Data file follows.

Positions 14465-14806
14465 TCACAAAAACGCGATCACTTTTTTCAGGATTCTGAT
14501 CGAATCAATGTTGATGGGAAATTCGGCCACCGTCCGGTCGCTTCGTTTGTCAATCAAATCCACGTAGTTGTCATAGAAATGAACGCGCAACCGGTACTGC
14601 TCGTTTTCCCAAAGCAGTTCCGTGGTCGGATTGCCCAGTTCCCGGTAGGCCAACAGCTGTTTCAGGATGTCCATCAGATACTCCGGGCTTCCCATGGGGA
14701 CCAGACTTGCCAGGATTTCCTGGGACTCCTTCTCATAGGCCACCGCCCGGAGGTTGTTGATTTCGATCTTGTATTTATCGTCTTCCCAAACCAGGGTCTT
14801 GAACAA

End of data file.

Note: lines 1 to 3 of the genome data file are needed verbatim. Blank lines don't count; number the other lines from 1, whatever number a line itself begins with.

Positions 14465-14806
14465 TCACAAAAACGCGATCACTTTTTTCAGGATTCTGAT
14501 CGAATCAATGTTGATGGGAAATTCGGCCACCGTCCGGTCGCTTCGTTTGTCAATCAAATCCACGTAGTTGTCATAGAAATGAACGCGCAACCGGTACTGC